Baby · DIY

How to sew a taggy toy

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A friend of ours sent Noah a crinkly taggy toy last year and I got the idea to try making them. Then, one of Noah’s grandmas made him one for Christmas. Both toys are different textures and ribbon (tag) length. Both are popular.

Supplies needed:

  • 2 squares of fabric, somewhere between 8-12″
  • A variety of ribbon, pieces between 6-8″ long
  • If you want to make it crinkly, a square of plastic, the same size as the fabric. I used the heavy-duty plastic from the diaper package.

Let’s discuss fabric for a minute. I used flannel, which was nice and soft, and pretty cheap. You can match ribbons to the colors used, too. The grandma-toy has cotton on one side and minky on the other. That is also super soft and nice. It doesn’t matter what you use, as long as it is tactile. That’s kind of the point. A note about the plastic: while it makes a cool, crinkly sound, it does make it kind of stiff.

Now the ribbons. Every kid is different, but Noah has definitely shown a preference to the satiny ribbons, as opposed to the textured ones, such as grosgrain. I think that’s pretty common, since taggy toys are even a thing. He also prefers the bright colors and patterns to the duller colors. So I recommend satiny ribbons in a bright color or with fun patterns, like polka dots or animals. The $1 ribbon bins at Joanns are perfect for this project.

Ok, ready? Here we go!

  1. Cut your two fabric squares to the same size, also the plastic, if using. If you are using flannel, make sure to iron it first as it changes the size of the fabric.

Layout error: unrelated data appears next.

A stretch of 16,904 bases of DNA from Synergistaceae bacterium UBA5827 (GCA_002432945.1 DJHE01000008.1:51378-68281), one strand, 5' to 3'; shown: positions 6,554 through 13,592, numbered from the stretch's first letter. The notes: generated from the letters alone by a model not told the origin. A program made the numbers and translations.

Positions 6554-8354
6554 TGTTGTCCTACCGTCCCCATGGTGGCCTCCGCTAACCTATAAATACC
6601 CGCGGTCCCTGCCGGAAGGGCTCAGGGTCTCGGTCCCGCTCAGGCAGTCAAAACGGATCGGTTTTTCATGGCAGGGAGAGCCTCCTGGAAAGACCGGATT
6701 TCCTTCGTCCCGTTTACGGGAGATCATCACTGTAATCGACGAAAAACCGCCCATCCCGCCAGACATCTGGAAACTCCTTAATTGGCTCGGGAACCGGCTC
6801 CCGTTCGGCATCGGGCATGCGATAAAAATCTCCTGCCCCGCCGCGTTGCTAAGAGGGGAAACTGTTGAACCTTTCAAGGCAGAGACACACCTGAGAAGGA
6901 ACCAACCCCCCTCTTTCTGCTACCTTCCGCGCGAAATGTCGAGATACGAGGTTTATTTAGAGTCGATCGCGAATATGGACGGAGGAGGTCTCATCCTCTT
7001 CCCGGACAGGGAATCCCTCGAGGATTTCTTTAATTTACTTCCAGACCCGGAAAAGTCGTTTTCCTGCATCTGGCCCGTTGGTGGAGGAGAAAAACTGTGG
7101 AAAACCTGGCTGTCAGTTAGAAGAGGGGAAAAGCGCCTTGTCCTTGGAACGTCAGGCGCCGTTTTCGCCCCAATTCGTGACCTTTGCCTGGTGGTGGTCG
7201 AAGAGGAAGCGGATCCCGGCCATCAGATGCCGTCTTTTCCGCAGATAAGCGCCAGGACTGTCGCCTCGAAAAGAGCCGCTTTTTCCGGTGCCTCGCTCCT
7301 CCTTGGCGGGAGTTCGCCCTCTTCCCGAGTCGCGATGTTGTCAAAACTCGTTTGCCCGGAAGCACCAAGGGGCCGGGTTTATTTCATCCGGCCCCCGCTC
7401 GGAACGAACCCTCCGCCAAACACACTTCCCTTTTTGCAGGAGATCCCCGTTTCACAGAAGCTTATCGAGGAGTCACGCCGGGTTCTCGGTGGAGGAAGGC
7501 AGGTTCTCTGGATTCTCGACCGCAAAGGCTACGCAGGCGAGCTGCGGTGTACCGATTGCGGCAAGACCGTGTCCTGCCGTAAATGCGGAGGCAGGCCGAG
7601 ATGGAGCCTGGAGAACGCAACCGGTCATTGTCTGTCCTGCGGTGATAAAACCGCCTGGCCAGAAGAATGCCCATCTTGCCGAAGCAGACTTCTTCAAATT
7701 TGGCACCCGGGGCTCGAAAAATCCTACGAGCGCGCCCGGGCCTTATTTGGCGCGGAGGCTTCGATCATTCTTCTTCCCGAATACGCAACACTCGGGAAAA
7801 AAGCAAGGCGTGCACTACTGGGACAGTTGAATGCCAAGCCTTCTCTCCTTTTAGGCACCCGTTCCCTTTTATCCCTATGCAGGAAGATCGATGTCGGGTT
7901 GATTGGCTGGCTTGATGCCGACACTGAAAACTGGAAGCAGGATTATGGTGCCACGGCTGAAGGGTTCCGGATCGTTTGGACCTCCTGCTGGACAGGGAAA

2. Fold ribbon pieces in half, iron to form a crease. Arrange them every 2-3″ on the edge of front fabric, the folded end of the ribbon pointing toward the center, pin. Then sew, close to the edge.
  3. Stack the pieces in this order: Front with right side (and ribbons) facing up, backing wrong side facing up, plastic (if using). The front and back right sides are facing each other. Pin all the way around, leaving a 6″ hole for turning. If you’re using plastic, you might want to pin a little more frequently. That stuff is slippery! I didn’t get a very good picture, but you can see the ribbon ends sticking out the sides.
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  4. Sew all the way around. Take out the pins, turn inside out. Poke the corners out with a chopstick. Make sure all the ribbons are facing out, pin pieces together again, and sew all the way around, close to the edge.
  5. You’re done!

I found a picture of my little helper from when I was making these last Christmas. He was so tiny!

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